Expected Council Action
In July, the Council is expected to convene a briefing on the Secretary-General’s biannual report on the implementation of resolution 2231 of 20 July 2015, which endorsed the Joint Comprehensive Plan of Action (JCPOA) on Iran’s nuclear programme. The Council will also receive reports from the Joint Commission and the Council’s 2231 facilitator, Ambassador Vanessa Frazier (Malta). The Joint Commission was established to oversee the implementation of the JCPOA and comprises the current parties to the agreement: China, France, Germany, Russia, the UK, and Iran. Frazier, Under-Secretary-General for Political and Peacebuilding Affairs Rosemary DiCarlo, and a representative of the EU in its capacity as coordinator of the Joint Commission are expected to brief the Council.
Key Recent Developments
Efforts to revive the JCPOA remain stalled following a breakdown in negotiations last year and subsequent political developments that led to a further deterioration in relations between the parties. In May 2018, then-US President Donald Trump announced that the US, which was originally a signatory of the JCPOA, was withdrawing from the agreement, and went on to impose unilateral sanctions on Iran. Although Iran formally remained in the JCPOA, it has subsequently taken several steps that directly contravene its terms, including enriching uranium to levels higher than JCPOA-mandated limits and removing cameras and monitoring equipment required by the agreement. In April 2021, following the election of current US President Joseph Biden, the US, Iran, and other parties to the JCPOA began talks in Vienna to revive the agreement.
Those discussions progressed until August 2022, when the EU circulated what it described as a “final” draft agreement. Iran reportedly insisted as a condition for accepting the deal that the IAEA close its investigation into traces of enriched uranium it discovered at three undeclared sites in Iran in 2019. The US and European parties to the JCPOA objected to this demand, which they viewed as a separate issue related to Iran’s obligations under the Non-Proliferation Treaty (NPT). On 17 November 2022, the IAEA Board of Governors adopted a resolution rebuking Iran and directing it to comply with the IAEA’s investigation. In response, Iran announced on 22 November 2022 that it had started enriching uranium to 60 percent purity at its Fordow nuclear facility, a level approaching that required to produce a nuclear weapon and well above the 3.67 percent limit imposed by the JCPOA.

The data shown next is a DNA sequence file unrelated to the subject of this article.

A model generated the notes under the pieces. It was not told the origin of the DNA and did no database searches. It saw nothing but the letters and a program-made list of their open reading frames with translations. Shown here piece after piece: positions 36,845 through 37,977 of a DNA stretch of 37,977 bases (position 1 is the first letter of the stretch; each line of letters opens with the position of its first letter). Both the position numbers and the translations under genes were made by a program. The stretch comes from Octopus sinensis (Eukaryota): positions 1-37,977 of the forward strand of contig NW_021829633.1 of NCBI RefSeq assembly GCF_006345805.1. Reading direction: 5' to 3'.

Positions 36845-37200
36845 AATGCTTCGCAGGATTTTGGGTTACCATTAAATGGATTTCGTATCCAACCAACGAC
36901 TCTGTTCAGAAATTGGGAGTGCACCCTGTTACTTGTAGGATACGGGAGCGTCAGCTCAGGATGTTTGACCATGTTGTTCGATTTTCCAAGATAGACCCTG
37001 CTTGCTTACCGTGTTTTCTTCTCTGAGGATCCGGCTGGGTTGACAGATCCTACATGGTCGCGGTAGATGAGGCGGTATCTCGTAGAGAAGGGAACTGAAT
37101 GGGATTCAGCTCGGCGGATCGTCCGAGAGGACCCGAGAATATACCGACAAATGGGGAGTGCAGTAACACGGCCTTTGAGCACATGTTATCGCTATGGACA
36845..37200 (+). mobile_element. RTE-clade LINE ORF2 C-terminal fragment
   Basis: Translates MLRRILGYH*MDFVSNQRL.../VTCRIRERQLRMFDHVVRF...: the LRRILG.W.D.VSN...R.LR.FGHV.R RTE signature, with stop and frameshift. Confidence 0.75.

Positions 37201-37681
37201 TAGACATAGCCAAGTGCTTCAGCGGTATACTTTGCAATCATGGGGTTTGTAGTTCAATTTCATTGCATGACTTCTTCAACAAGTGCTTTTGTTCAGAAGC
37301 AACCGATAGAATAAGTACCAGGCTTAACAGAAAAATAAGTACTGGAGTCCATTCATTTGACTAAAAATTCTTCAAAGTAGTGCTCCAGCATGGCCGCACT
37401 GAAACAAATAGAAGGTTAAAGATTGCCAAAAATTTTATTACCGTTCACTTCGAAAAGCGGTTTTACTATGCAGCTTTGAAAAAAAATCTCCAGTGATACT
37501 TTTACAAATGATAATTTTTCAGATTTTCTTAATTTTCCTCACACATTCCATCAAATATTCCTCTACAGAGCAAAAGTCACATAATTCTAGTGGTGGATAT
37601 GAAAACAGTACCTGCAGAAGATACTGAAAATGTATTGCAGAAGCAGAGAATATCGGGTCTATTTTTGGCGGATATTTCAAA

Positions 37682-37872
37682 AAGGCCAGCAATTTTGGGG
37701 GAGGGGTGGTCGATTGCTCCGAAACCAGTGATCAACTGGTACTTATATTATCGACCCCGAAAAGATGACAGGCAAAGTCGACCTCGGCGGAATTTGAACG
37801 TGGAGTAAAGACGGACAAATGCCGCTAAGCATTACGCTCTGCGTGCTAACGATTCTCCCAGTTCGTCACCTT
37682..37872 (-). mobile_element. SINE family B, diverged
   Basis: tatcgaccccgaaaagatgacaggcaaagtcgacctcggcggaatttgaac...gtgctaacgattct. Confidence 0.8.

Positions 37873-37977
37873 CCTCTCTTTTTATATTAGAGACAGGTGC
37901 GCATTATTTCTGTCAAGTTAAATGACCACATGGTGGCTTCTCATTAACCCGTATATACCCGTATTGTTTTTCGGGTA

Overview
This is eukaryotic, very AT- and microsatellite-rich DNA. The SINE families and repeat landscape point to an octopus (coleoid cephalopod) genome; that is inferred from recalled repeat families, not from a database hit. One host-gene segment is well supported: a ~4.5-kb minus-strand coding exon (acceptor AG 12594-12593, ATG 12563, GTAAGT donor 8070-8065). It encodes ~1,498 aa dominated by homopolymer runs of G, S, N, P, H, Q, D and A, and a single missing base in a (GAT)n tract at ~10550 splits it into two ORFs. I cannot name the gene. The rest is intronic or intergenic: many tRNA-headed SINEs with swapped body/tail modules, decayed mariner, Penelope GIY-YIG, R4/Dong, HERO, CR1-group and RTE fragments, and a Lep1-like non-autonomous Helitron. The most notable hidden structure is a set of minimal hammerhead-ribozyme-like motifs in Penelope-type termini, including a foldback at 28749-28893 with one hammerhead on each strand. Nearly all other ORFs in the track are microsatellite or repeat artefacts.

In parallel to these developments, other events further strained diplomatic relations between the parties and entrenched the impasse in JCPOA negotiations. In September 2022, anti-government protests broke out in Iran following the death of Mahsa Amini in police custody, prompting a forceful response from Iranian security services that led to hundreds of deaths and thousands of arrests. Starting in late September 2022, Iran carried out several attacks against Kurdish-Iranian opposition groups in northeastern Iraq, which Iran accused of fomenting the protests. In October 2022, France, Germany, the UK, and the US accused Iran of transferring unmanned aerial vehicles (UAVs) to Russia—allegedly used to carry out attacks in Ukraine—in a purported violation of resolution 2231. Since these incidents, the US has maintained that it still seeks a diplomatic solution to Iran’s nuclear program but that talks to revive the JCPOA are currently not a priority.